I am not Scottish, and I don't live in Scotland, so I don't have a vote in next week's independence referendum. But if I were, and if I did, I would unhesitatingly vote a great big No.
I am a passionate believer in multiculturalism and multinationalism. I believe that we really are better together, and that doesn't apply only to England and Scotland.
I believe in strengthening what unites us, not what separates us. I believe in looking outwards, not inwards, in sharing, not grabbing. I prefer the hand that is outstretched in friendship, not snatched away in suspicion.
I believe that Scotland and England together are greater than Scotland and England apart. Whether it's literature or music, business or politics, we are stronger when we share what we have and when we learn from each other.
Yes, it's a matter of faith. Faith in humanity's ability to coexist in harmony, to be different yet equal, proud yet tolerant. Surely history teaches us that we are better when we come together than when we turn our backs. In the words of yesterday's Financial Times editorial: "A Yes vote would ignore the lessons of the 20th century, a chapter in European history indelibly scarred by narrow nationalism."
I fear that too much pro-independence sentiment stems from a hatred of the narrow, market-driven economics that have driven policy from London over much of the past 30 years. I share that hatred, but I believe the solution is to vote for an alternative vision for all of the UK, not just for north of the border.
I believe that in a dangerous and unpredictable world, it would be madness to break the bonds of friendship. I am filled with dread at the prospect of a Scotland and an England, both perhaps outside the EU, regarded with suspicion both by each other and by their neighbours. How can that possibly be a better vision for the future than one in which we work together for a better world?
Progressives always used to argue for reaching out across borders, not creating new ones. Surely the multi-nationalist case is stronger now than it has ever been; with modern communications, we know more than we ever did about shared problems that require shared solutions.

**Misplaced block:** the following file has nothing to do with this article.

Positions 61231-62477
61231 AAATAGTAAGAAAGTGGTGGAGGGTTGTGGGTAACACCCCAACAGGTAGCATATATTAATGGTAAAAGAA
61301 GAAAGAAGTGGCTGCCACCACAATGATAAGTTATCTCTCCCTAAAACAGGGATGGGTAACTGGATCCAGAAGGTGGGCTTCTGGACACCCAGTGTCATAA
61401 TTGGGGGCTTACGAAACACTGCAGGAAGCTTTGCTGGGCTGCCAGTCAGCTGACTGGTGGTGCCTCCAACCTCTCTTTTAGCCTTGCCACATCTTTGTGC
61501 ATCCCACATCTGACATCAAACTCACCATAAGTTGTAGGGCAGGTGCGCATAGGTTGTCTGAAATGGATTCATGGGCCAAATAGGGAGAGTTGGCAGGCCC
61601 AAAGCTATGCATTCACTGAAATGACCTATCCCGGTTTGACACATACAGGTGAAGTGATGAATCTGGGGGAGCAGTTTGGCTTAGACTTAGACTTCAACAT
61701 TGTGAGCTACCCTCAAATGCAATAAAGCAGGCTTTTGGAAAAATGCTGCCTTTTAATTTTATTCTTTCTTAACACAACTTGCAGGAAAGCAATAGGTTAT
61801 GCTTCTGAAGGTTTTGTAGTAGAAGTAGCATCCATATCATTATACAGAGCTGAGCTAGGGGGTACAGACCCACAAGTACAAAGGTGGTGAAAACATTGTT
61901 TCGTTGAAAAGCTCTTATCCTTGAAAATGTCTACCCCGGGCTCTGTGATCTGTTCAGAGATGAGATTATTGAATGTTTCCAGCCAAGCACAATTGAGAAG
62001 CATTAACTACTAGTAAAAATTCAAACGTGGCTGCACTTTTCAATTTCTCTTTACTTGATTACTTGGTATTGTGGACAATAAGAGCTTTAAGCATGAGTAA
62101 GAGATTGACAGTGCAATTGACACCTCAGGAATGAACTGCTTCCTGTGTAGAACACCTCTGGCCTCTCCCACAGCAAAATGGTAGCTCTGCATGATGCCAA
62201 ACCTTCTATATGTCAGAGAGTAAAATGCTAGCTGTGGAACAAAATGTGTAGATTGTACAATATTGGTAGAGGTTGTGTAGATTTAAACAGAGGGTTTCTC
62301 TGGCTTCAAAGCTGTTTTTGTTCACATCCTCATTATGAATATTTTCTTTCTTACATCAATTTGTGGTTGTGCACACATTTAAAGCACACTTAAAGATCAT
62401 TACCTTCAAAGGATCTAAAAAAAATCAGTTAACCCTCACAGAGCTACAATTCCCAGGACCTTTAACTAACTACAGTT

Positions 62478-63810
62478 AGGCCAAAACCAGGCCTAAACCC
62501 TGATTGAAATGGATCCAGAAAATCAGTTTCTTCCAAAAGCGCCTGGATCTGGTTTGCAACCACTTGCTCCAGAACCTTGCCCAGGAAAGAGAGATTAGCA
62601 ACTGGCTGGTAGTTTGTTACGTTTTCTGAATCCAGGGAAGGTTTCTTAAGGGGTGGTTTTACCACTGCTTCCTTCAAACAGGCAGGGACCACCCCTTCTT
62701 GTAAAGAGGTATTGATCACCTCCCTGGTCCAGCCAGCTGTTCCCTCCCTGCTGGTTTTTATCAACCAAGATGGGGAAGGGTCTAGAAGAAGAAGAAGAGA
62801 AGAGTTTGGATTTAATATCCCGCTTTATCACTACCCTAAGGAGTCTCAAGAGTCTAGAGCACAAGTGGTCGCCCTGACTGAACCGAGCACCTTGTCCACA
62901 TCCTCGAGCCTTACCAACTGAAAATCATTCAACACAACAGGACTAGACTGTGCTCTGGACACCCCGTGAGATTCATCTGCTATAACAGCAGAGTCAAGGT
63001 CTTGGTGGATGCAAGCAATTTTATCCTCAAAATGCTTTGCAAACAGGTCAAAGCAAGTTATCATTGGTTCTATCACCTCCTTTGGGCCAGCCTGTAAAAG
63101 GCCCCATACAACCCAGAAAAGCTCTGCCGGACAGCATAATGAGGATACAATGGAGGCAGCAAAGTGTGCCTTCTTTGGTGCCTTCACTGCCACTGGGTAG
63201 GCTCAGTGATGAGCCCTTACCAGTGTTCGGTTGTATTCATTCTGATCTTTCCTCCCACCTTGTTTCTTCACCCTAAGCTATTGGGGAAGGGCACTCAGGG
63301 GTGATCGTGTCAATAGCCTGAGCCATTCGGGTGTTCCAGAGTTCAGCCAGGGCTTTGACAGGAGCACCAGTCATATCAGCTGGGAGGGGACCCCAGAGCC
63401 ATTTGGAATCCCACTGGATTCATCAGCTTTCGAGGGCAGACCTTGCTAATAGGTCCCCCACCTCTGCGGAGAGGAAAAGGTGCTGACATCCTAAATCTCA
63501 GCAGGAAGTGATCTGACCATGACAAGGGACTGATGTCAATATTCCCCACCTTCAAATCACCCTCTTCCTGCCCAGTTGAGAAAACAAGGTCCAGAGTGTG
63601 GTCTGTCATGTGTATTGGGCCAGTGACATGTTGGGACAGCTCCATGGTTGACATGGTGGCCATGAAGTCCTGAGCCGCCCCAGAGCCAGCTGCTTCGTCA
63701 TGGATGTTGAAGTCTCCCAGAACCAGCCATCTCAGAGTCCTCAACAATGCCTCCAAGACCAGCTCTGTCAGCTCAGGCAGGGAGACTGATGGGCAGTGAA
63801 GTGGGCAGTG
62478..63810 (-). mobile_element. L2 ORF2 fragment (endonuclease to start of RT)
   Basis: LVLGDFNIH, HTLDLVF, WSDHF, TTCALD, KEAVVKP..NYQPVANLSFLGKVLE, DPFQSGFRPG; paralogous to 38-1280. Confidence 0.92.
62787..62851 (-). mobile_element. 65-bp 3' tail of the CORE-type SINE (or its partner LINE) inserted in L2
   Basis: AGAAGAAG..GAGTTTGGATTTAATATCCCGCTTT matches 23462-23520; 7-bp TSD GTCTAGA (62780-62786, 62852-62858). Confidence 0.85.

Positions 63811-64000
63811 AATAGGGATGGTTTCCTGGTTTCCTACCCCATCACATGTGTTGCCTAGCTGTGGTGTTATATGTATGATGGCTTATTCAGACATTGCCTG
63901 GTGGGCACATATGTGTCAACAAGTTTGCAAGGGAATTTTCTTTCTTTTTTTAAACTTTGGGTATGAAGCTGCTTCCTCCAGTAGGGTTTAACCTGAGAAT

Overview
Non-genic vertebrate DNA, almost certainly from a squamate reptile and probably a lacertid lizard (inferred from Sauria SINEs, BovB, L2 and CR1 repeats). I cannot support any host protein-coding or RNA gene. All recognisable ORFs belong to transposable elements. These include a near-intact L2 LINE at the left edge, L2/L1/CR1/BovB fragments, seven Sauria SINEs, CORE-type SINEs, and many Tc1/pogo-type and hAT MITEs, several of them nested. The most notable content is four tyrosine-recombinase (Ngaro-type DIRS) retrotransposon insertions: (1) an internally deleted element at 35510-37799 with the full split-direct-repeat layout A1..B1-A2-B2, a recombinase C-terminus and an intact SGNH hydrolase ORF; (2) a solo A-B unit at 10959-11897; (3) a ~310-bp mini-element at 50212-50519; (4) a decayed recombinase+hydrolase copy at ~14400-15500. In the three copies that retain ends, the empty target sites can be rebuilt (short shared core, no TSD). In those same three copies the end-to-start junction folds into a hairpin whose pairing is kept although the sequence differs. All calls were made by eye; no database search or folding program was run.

How will a Scotland alone be better able to deal with the challenge of climate change, or cyber-terrorism? How will a Scotland alone survive a new financial melt-down? To say we need each other is not to say we are incapable alone, simply that we are stronger together.
I despair when I hear the arguments over currency unions and taxation rates. Nations are made of more than purses and wallets: they are made of shared histories and shared cultures. I understand Scottish pride, but there is nothing in a fairly constituted Union that should in any way diminish the value of Scotland's heritage.
So Yes to a new federal settlement. Yes to greater powers for Edinburgh, and for Wales and England's regions. Yes to national pride, to regional pride, but also Yes to a shared pride.
If I write with what is, for me, uncharacteristic passion, it is partly because the No campaign has been accused of a lack of passion. But it is also because, somewhat to my surprise, I have discovered that I do care passionately about what Britain represents and about how it would be diminished by a Scottish breakaway.
So if, next Friday, I wake up to learn that Scotland has voted Yes, I shall need someone to blame. I won't blame the Scots, but I will blame David Cameron, an arrogant, ignorant Englishman who will have presided over the destruction of something I value - and, quite possibly, the break-up of his own party, over which, admittedly, I shall shed fewer tears. (I'll also reserve a bit of the blame for the sclerotic Scottish Labour party, which seems to have been asleep for the best part of a decade.)
David Cameron was once asked why he wanted to be prime minister. He replied: "Because I think I'd be rather good at it." By next Friday, we may well have more cause than ever before to dispute that judgement.